There are several reports in the literature indicating the deleterious effect of GnRH antagonist on endometrial receptivity. Moreover, it has been shown that GnRH agonists administered during the luteal phase or along with hCG, may displace antagonists from the GnRH receptors on endometrium, thus improving the pregnancy rate (10, 11). Keeping these observations in mind, the present study was undertaken to compare any beneficial effect of a single dose of GnRH agonist given on day of hCG administration on pregnancy rates in antagonist cycles.

Methods
This prospective study was conducted on 100 infertile women undergoing IVF with antagonist cycles at Bangalore Assisted Conception Centre, Bangalore, India during March 2009 to December 2010. The study was approved by the ethics committee of the institute and all patients consented to participate in the study.
The inclusion criteria included women aged 20-40 years with a BMI of 18-30 kg/m2, baseline FSH of 2-10 IU/L and >10 antral follicles on day two or three of the menstrual cycle using ultrasound scanning and a normal uterine cavity on hysteroscopy. Cases of pelvic tuberculosis, known corrected or uncorrected uterine malformations were excluded from the study. Other exclusion criteria were hydrosalpinx visible on USG, endometrioma >3 cm, adenomyosis, poor responders (<5 oocytes retrieved in previous IVF cycle with a conventional stimulation protocol), sub-optimal response in treatment cycle (<3 follicles with a size of ≥17 mm on day of hCG trigger), and surgically retrieved epididymal or testicular sperms.
Study Methodology: All included patients under-went transvaginal sonography on day two or three of the menstrual cycle to check for antral follicle count, endometrial thickness and to rule out the presence of ovarian cysts. Patients were assigned to two groups on day two of the cycle–Group A (Study group, n42) were assigned for hCG+ triptorelin for final oocyte maturation and group B (Control group, n58) were assigned for only hCG. Ovulation stimulation was started by recombinant FSH injection (Gonal-f, Merck Serono Specialities Pvt. Ltd., Italy) in appropriate dose on day two or three of menstrual cycle. Recombinant FSH was continued for the first four days. Subsequently, HMG (Ovugraf HP® VHB Life Sciences Ltd.,) was added according to physician’s discretion. Follicular growth was monitored by serial ultrasonography. The doses of FSH and HMG were adjusted according to serum estradiol levels and dynamics of ovarian follicular growth. GnRH antagonist Orgalutran, 0.25 mg SC, (Organon Ireland Ltd.) was started when the lead follicle reached a diameter of 14 mm and/estradiol levels were >500 pg/ml and it was continued until atleast three follicles reached a diameter of ≥17 mm, when ovulation trigger was given.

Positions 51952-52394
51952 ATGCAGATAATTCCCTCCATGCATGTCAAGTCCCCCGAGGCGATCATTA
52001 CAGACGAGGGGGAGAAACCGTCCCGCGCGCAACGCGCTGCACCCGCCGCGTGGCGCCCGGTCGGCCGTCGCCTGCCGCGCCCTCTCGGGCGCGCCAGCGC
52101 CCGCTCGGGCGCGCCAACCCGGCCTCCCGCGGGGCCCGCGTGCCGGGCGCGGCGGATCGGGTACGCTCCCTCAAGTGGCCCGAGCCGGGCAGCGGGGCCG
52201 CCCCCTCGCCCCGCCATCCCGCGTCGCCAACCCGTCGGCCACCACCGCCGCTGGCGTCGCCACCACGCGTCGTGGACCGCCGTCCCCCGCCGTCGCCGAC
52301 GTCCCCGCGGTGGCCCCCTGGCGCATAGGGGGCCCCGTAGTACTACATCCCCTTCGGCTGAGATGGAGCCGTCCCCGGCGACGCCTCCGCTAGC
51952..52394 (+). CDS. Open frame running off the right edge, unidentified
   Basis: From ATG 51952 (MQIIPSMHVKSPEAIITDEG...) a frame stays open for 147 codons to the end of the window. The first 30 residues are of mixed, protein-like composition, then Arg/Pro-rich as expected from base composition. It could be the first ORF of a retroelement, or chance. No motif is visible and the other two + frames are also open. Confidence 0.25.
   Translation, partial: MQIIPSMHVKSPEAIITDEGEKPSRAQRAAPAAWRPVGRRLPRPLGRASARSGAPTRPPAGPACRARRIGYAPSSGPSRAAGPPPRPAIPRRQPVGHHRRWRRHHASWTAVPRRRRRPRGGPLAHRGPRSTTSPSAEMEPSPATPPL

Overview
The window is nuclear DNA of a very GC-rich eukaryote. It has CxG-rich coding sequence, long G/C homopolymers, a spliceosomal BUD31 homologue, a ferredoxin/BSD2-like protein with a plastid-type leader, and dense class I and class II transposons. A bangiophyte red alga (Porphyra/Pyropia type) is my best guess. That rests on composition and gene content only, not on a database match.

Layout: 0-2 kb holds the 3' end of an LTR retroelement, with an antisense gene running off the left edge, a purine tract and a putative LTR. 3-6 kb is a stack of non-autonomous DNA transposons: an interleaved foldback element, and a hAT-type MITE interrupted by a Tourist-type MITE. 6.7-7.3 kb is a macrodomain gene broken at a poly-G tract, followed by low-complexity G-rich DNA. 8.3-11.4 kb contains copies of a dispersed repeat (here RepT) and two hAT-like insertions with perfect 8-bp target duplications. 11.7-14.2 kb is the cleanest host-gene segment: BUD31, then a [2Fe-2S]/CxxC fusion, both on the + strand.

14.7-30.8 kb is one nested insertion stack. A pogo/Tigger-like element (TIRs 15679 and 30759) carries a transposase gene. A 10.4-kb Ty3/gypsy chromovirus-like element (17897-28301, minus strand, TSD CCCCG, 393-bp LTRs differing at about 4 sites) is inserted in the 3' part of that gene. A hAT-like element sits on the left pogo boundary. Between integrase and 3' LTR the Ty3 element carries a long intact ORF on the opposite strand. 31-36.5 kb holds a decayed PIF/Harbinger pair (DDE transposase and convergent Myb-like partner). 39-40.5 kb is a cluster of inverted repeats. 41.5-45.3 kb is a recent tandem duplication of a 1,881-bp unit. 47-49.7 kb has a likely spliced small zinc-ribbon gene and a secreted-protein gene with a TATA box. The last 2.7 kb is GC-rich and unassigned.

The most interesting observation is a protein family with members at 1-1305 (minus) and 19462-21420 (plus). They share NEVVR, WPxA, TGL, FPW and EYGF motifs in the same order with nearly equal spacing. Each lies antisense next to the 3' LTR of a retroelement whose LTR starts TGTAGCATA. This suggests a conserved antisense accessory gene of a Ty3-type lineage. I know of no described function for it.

Group A (study group n42 cases) were given GnRH agonist triptorelin, 0.2 mg SC, (decapeptyl FERRING Pharmaceutical Pvt. Ltd, Mumbai, India) and hCG, 5000 IU IM (Ovumax-HP, VHB Life Sciences Ltd., Mumbai, India) as ovulation trigger. Group B (control group n58 cases) were given only hCG, 5000 IU IM (Ovumax-HP, VHB Life Sciences Ltd., Mumbai, India) as ovulation trigger. Ovum retrieval was done 35 hr following hCG administration under transvaginal ultrasonography upon intravenous sedation. Oocyte assessment was done by standard oocyte morphological criteria introduced by Lin et al. (12) and nuclear maturity assessment was done in cases subjected to ICSI. Conventional IVF or ICSI was performed depending upon semen parameters and previous fertilization history. We used culture media prepared and produced by, Vitrolife (Vitro-life, Sweden AB). Fertilization was defined as the presence of two pronuclei 16-18 hr post insemination/injection. Embryo assessment was done by standard morphological assessment according to Veeck's modified scoring system (13) Embryo transfer (ET) was done on day three or five following oocyte retrieval. All patients were advised to take 600 mg of micronized progesterone daily as luteal phase support for two weeks.
Serum estradiol, LH and progesterone levels were measured on day of oocyte retrieval and compared between the two groups. Levels of serum estradiol and progesterone were compared in the two groups seven days following embryo transfer. Measurements of estradiol, progesterone, LH, FSH and β-hCG were done by fully automated electro-chemiluminscence technology (Roche Cobas e411 analyser, HITACHI, Tokyo, Japan). β-hCG>50 IU/L two weeks after embryo transfer was considered as positive for pregnancy.
Outcome measures: Primary outcome measures included implantation and clinical pregnancy rates.
Implantation rate was calculated by dividing the number of gestational sacs seen on transvaginal sonography by the number of embryos transferred. Clinical pregnancy was defined as presence of one or more gestational sacs on transvaginal scan in the fifth week of gestation.
Secondary outcome included ongoing pregnancy, live birth and miscarriage rates, embryological details and hormonal profile on day of oocyte retrieval and seven days following embryo transfer.
Ongoing pregnancy was defined as continuing pregnancy with the presence of fetal cardiac activity beyond 12 weeks of gestation. Live birth rate was defined as number of deliveries that resulted in atleast one live born baby. Ectopic pregnancy was described as presence of extrauterine gestational sac and β-hCG>1000 IU/L in the absence of intrauterine gestational sac. Miscarriage was defined as discontinuation/failure to grow a pregnancy before the 12th week of gestation.